Asumag 2638 Headshot Tom Tapper

Facility Planning: Breaking the Line

May 1, 2016
How recent brain research is overturning a century of “assembly line” education design.

Changing educational pedagogy can be a drawn-out process. A look at school design illustrates that reality. Across our nation, school design and construction has changed little during the past three-quarters of a century; some might argue over an entire century!  

The basic construct model evolved out of the industrial age’s assembly-line approach to mass production. School designs for most of the 20th century were derivatives of the factory. Hallways functioned as conveyor belts and classrooms were the workers. Since elementary students were viewed as simple “assembles,” only one station was deemed necessary. At each stop, another “piece” of knowledge was placed into the student’s brain. Little exercise was required. The end of the assembly line, for most students, was graduation. This design worked well because it supported the one-size-fits-all educational practices that prevailed throughout much of the 20th century. 

But things began to change, albeit slowly, in educational pedagogy beginning in the latter half of the century. One of the driving forces behind those changes was the research conducted by psychologist Howard Gardner, detailed in his work, “Frames of Mind: The Theory of Multiple Intelligences.” Human intelligence is more than just the ability to read, write and compute. Gardner found that the human brain processes information using a variety of modalities including music, kinesthetics, interpersonal sensitivities, intrapersonal reflections, and spatial visualization, in addition to the traditional intelligences of linguistics and mathematical reasoning.

To engage every child, educators now often work to identify the primary mode by which a child most effectively learns and then to deliver instruction through that modality. 

So how can design support this goal? Helping students to exercise the linguistic and mathematical reasoning functions of the brain is relatively straightforward. But to cater to the remaining learning modalities, more dramatic designs are needed. Music/performance requires “micro stages” that provide students with the opportunity to learn using non-traditional forms of communication. Kinesthetic learning spaces go beyond the traditional gymnasium and include areas for walking while learning. Hallways become opportunities for students to interact with their learning environment instead of simply passing through.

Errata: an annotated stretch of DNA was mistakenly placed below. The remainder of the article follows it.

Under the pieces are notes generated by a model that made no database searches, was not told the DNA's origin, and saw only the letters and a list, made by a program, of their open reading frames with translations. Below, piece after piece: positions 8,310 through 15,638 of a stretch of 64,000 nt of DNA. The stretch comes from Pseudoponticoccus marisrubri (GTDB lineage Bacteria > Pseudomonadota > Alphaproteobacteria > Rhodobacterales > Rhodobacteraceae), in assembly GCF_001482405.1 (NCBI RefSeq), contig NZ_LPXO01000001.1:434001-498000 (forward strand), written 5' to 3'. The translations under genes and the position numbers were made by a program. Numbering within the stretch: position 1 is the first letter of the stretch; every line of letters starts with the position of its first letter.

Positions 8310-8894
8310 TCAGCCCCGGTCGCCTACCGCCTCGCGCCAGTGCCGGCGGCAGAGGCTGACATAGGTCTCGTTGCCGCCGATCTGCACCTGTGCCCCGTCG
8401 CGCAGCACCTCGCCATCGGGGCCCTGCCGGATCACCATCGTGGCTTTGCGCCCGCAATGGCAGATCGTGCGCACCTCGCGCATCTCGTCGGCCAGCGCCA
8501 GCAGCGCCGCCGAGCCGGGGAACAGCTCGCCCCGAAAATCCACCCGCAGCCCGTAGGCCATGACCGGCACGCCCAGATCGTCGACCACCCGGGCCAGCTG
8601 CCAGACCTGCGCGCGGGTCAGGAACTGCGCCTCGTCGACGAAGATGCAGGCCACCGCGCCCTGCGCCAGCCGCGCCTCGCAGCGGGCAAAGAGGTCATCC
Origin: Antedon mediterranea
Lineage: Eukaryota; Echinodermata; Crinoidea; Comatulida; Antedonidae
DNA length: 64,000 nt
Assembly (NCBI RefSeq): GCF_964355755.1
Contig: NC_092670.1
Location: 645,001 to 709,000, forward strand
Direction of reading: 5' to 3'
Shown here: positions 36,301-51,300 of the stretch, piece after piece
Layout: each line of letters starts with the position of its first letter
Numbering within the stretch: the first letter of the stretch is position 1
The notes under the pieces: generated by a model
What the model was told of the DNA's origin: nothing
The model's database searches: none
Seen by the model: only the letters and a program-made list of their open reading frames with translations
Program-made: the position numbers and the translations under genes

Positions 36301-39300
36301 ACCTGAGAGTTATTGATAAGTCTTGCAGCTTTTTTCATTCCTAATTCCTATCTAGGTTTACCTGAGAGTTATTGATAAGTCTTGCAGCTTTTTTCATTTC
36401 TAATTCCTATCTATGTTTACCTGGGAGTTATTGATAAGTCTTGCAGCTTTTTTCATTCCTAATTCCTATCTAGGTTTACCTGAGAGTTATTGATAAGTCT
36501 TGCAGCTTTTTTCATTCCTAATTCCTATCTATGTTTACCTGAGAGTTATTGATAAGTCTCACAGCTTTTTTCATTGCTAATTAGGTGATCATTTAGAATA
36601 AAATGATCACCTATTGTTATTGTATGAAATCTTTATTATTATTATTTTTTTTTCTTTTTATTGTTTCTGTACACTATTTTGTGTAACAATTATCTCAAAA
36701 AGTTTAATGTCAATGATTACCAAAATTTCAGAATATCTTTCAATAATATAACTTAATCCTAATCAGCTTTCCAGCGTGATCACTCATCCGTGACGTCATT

Intrapersonal reflection requires spaces that provide solitude; smaller areas where students can interact with mentors. Interpersonal sensitivity spaces are larger and provide opportunities for students to collaboratively plan together and develop leadership skills. And spatial visualization areas provide opportunities for students to literally and figuratively take things apart and put them back together again to discover how they work.

Given the glacial pace of change in educational pedagogy, designing schools around the current science of brain function and exercise can be challenging. This challenge is heightened when you recognize that school construction is generational in nature. The industrial age assembly-line production model remains largely intact, save for a few added features that acknowledge some of the changes in the educational delivery system. Buildings are designed to last 50 years at a minimum. 

The opportunity to design and construct spaces that support the changing instructional pedagogy influenced by brain research is rare. But each should be embraced with a level of excitement and with a clear understanding of how the brain works and what building designs might best support those diverse ways of learning.

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